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Short Ribs

Though peevish the few times I ever met him (to be fair, press conferences would bring out the crank in Ghandi), Martin Short has a wide reputation for being one of the kindest and most genuine men in Hollywood. Certainly his warm and witty memoir I Must Say justifies that reputation, with wonderfully insidery details of the North American comedy landscape from the ’70s through today. We’re talking stories about Gilda Radner (his first serious girlfriend), John Candy, John and Jim Belushi, Rick Moranis, Jan Hooks, Steve Martin, Alec Baldwin, Julia Louis-Dreyfus, Goldie Hawn, Larry David, Nora Ephron, Jerry Lewis, Billy Crystal, Will Ferrell, Dan Aykroyd, Elaine May, Carol Burnett, Jerry Lewis, Bernadette Peters, Christopher Guest, Bill Murray, Eugene Levy, Catherine O’Hara, Sammy Davis Jr., Diane Keaton, Tom Hanks (back when he was funny), and Andrea Martin–as well as the origins of every member of his (rubber) band of stock characters. The little girl in me who hijacked every elementary school sleepover with an Ed Grimley impression is especially delighted. Short’s greatest charm is a generosity that extends to himself but doesn’t preclude others. The book is replete with the kind of vignettes you always hope take place in Hollywood, even while stories of film producers snorting coke off B movie starlet’s asses seem more likely. An example:

Mike Nichols was as funny in person as he was on TV in the 1960s. A few years ago David Geffen invited us both onto his spectacular yacht, the Rising Sun. As we sat down to dinner one night, I took in the sight of all David’s guests–each one famous and accomplished–and decided to initiate a game called “Who Has Met Whom?” Surely at least one member of this crowd had met just about any great twentieth century figure you could think of. “Did anyone here ever meet Eleanor Roosevelt?”  Warren Beatty responded, “Actually, I met Eleanor Roosevelt.” From the far end of the table, Mike called out, “Did you fuck her?”

5 Reasons Why TV Is Better for Women

All told, 2014 was not a bad year for women in film, a fact that’s sure to be reflected in upcoming awards nominations.

Reese Witherspoon and Mia Wasikowska blew us away in the travelogues “Wild” and “Tracks,” respectively. Patricia Arquette broke our hearts as the single mother in “Boyhood.” Julianne Moore channeled an Alzheimer’s-stricken professor in the haunting “Still Alice.” Tilda Swinton ruled the school in four films, as did Jessica Chastain. Ava DuVernay dazzled us with the Martin Luther King Jr biopic, “Selma.” Gillian Flynn adapted her bestselling novel Gone Girl for the big screen. Jenny Slate kept us rolling in “Obvious Child,” the funny-as-fuck “abortion comedy” written and directed by Gillian Robespierre. Lake Bell sent up adult women who talk like babies in “In a World,” which she wrote, starred in, and directed. Angelina Jolie directed “Unbroken,” the highly regarded portrait of Louis Zamperini. Amma Asante helmed the historical drama “Belle.” Gia Coppola (yes, Sofia’s niece and Francis’s granddaughter) made an admirable debut with her coming-of-ager, “Palo Alto.” With “Foxcatcher,” “Her,” and “Zero Dark Thirty” independent producer Megan Ellison continued to emerge as Hollywood’s most potent new weapon. And with the rise of girl-empowering Young Adult-centric films like “Divergent” and the “Hunger Games” films, young women were even recognized as a force to be reckoned with at the box office.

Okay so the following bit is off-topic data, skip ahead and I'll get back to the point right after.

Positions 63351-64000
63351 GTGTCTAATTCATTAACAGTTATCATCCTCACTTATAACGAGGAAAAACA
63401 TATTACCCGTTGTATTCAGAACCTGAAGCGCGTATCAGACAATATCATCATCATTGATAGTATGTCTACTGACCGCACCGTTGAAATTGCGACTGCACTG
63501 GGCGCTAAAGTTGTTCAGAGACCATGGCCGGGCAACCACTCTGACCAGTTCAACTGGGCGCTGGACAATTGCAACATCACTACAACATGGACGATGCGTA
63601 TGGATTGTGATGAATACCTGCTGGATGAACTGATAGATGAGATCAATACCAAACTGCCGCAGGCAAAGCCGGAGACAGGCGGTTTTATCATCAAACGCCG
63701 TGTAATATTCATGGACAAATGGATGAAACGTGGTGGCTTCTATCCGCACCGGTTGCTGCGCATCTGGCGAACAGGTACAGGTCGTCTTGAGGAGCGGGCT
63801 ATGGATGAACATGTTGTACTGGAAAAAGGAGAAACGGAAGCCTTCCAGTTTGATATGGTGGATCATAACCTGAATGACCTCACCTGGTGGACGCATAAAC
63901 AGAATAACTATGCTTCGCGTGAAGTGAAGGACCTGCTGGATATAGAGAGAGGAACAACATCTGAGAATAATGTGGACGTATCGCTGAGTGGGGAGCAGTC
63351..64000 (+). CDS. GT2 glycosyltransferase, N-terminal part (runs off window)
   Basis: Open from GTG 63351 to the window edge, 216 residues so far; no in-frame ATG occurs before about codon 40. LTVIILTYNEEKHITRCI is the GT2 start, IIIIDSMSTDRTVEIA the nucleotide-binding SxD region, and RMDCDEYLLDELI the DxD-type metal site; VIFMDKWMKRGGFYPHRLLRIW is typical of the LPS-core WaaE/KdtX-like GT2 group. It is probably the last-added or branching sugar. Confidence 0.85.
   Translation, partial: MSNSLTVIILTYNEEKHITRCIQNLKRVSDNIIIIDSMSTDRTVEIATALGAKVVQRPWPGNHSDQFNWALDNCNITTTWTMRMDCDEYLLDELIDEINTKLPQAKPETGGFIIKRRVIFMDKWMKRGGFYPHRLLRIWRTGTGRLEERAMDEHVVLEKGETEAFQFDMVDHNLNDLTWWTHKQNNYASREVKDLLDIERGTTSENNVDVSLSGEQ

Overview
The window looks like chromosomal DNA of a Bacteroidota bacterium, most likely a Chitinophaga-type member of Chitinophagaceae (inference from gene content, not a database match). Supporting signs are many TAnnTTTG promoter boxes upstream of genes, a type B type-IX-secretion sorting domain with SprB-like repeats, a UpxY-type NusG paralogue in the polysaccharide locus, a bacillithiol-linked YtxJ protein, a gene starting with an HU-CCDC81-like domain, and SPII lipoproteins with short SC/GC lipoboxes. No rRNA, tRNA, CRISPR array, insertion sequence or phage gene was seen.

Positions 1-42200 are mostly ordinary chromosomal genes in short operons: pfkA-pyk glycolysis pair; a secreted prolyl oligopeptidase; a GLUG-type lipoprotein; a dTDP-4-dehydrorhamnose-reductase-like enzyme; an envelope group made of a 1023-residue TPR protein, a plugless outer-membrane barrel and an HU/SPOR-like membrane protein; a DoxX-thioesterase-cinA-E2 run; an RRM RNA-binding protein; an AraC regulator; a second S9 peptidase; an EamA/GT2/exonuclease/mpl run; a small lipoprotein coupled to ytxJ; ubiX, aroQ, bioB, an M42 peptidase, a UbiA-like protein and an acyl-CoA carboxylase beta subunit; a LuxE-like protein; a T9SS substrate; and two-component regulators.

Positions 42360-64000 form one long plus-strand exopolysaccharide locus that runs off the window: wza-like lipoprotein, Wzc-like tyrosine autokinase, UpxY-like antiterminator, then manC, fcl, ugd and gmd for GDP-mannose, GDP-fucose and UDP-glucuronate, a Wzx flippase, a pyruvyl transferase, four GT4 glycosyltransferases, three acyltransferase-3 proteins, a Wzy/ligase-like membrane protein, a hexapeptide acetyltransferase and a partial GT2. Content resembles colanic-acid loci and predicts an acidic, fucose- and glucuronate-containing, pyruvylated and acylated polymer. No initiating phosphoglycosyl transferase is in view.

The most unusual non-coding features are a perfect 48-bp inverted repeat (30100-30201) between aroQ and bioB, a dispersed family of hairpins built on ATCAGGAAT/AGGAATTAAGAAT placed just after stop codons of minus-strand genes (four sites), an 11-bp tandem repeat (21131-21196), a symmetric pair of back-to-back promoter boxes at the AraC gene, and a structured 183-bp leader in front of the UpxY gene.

That said, despite a recent study revealing that men still dominate the small-screen landscape both on and off screen, even a great year for women in film pales in comparison to any year for women in television. Sure, we could argue that’s because TV is viewed as a domestic medium, harkening back to when ladies allegedly lounged at home with their shows while husbands earned the bacon. But here are five more-evolved reasons why TV is better for women. Continue Reading →

A National Holiday for Julia

August 15 marks Julia Child’s 102nd birthday. That’s hardly a banner anniversary – remember the media celebration two years ago for her centennial? – but Julia Child deserves a red-carpet bonanza every year. Certainly her birthday should be recognized as a national holiday by the food world. If not for the late cookbook author and television host, its media empire wouldn’t exist – at least not in all the glory that it currently enjoys.

Yes, we have Julia to thank for all the Americans who eat something besides TV dinners every night. (The powers-that-be at Swanson may not feel so grateful.) But we also have Julia to thank for the glut of food porn, er, television that comprises an industry unto itself. The entire Food Network should credit Julia as its real founder. Without Julia, there’d likely be no Emeril Lagasse, Jamie Oliver, Tom Colicchio, Barefoot Contessa, or Pioneer Woman in our public eye. There’d probably not even be an Anthony Bourdain or a “Hell’s Kitchen.” (There’d still be a Rachael Ray, though. With her aggressive cheer and predilection for shortcuts and catchphrases, Ray always seems one gelatin mold away from being the new Betty Crocker.) Continue Reading →

"All, everything I understand, I understand only because I love."
― Leo Tolstoy